I’m afraid it takes me some time to get through the various articles or to form reactions to some of them. So my comment is a little late. I appreciate the thread of levity in this one, but only to a degree. The reason is a little along the lines of Catherine’s first post reply. It is harder than people think – or pretend – for many to find and enter relationships of any sexual kind, let alone those that promise enduring goods like another’s lifelong devotion, and the security conducive to having children with comparatively less anxiety. Part of the problem – but only part – is the visual saturation on media of the “ken and Barbie” models of perfection we are all supposed to aspire to, emulate or be. Another part is just normal shyness, awkwardness or social anxiety. The greater inequity in and increasing inadequacy of lower to lower-middle wages, the non-full employment, the urban concentrations, the unaffordability of rents and housing all conspire to keep more and more younger people at home, non-independent, and cramped where relationships are concerned.

    So, people can joke about solving sperm problems by urging marriage, but it is an academic exercise for many and also, considering that a few posts back there were lots of criticisms of divorces and reminders that marriage was hard, serious and permanent, a somewhat revealingly frivolous encouragement for folks to dampen their urges by rapid marriage.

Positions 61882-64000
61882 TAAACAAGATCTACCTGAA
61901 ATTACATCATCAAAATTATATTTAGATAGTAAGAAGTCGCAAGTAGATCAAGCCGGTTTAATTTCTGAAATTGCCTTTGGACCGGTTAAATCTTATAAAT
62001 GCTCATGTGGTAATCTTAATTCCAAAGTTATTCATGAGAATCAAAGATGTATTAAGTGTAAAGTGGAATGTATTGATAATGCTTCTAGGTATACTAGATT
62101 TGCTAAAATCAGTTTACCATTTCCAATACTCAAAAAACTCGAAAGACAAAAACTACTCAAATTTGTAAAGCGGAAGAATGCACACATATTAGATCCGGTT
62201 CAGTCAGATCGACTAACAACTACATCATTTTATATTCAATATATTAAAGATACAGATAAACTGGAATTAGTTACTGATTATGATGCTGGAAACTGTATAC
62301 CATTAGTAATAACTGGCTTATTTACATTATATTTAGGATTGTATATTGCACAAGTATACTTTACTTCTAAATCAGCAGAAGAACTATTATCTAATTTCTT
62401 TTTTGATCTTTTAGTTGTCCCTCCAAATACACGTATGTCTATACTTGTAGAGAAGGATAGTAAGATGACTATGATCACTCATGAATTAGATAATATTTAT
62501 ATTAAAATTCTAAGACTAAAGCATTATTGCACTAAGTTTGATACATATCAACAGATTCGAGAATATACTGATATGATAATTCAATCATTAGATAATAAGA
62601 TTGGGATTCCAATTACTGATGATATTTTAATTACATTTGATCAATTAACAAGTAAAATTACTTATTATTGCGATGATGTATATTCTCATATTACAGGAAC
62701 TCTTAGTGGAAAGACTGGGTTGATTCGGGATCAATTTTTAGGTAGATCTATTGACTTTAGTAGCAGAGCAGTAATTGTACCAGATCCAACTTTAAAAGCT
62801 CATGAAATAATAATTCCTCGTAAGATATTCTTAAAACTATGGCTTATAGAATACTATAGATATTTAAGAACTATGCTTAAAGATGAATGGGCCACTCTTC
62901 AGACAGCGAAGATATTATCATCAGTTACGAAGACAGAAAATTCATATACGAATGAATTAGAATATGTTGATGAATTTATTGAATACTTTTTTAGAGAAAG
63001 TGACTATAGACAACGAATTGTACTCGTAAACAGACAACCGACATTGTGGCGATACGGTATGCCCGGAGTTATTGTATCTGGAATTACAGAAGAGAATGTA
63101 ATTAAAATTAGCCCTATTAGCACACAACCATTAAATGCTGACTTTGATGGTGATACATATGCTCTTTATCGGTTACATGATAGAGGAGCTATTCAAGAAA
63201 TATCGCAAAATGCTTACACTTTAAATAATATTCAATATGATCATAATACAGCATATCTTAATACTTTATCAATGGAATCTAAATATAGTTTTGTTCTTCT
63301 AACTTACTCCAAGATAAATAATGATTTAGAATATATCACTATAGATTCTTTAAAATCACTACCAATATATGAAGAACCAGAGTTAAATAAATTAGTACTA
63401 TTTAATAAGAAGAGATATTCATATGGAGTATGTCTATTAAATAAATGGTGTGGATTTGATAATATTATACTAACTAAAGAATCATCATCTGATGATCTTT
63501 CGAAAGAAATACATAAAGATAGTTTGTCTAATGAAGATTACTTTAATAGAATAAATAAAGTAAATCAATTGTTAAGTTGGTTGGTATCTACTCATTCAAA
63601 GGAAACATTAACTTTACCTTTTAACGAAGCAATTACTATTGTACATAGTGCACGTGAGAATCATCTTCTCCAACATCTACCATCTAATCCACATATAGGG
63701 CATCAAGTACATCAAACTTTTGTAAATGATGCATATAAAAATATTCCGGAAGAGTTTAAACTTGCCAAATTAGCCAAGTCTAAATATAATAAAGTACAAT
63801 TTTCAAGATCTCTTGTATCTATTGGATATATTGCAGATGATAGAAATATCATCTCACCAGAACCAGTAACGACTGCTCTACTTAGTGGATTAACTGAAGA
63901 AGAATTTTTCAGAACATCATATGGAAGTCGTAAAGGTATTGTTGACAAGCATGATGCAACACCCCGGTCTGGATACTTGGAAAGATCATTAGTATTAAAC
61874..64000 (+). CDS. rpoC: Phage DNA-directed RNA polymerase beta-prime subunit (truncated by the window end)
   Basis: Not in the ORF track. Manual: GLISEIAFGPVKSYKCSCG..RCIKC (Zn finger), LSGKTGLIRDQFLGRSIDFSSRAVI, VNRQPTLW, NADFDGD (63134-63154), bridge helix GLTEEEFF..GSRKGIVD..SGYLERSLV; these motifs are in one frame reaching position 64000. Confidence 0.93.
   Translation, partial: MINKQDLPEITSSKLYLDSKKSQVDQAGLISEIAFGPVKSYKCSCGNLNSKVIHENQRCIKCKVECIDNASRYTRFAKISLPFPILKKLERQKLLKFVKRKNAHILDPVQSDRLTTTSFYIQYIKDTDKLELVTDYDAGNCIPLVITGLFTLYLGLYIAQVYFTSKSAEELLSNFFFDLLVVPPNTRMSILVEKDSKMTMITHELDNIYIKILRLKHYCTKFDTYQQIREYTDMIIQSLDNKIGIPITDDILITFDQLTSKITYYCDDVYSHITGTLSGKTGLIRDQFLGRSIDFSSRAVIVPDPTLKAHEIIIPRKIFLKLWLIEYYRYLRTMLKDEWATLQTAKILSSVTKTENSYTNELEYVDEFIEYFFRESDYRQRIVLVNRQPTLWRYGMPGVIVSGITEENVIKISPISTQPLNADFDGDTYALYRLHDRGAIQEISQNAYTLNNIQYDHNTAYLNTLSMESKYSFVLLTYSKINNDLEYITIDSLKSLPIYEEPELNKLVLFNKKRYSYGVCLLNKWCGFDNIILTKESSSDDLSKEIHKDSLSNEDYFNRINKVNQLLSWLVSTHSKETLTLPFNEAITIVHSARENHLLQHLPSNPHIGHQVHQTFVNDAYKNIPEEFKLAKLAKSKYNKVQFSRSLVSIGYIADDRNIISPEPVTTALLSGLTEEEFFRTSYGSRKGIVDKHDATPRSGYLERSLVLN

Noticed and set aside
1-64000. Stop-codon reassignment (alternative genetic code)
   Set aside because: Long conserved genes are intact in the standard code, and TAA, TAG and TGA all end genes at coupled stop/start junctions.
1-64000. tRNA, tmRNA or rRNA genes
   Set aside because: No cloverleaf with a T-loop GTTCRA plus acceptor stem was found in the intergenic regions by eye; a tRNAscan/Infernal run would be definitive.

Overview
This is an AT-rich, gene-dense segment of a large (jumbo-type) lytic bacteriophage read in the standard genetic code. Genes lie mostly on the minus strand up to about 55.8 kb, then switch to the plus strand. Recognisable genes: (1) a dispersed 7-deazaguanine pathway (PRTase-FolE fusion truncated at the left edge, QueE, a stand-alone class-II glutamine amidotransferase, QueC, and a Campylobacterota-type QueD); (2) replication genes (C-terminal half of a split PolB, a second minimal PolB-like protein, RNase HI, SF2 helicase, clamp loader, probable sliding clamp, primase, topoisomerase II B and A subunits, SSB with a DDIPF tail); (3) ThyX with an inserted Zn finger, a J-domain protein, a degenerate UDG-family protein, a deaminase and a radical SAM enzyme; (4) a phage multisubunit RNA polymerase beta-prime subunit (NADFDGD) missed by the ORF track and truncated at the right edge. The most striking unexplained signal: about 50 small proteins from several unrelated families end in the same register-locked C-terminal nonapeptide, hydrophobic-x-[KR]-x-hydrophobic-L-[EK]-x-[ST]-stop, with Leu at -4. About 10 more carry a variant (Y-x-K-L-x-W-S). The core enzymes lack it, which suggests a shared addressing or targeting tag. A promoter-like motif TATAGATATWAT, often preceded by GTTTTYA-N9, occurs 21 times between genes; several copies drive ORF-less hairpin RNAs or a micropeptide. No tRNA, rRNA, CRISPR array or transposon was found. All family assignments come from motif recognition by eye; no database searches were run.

It demonstrates, to a certain extent, to my mind at least, the inconsistencies we are all bound to get entangled with when we attempt to pontificate about human relationships and the institution of marriage. (That it is an institution, man-made, not necessarily a natural state, is also a debate).

    I’m going to assert the following: (1) it is scary, nerve-wracking, especially for a young person, trying to deal with the attraction he/she feels for another for the very first time; (2) some sexual exploration is inevitable if two people are finding their way into intimacy of relationship and companionship; (3) such sexual exploration is itself very emotionally loaded but is often helpful for two people ensuring they are comfortable with the physical aspect of their relationship; (4) for many people, sex is too elusive, strange and serious to joke about comfortably if they have never known sexual intimacy; (5) it can be very insensitive to joke about sex, marriage and relationship in the earshot of people who yearn for all three but don’t know how to break the barriers of people’s indifference, media put-down and the patronising restrictions of the “insiders” all around them.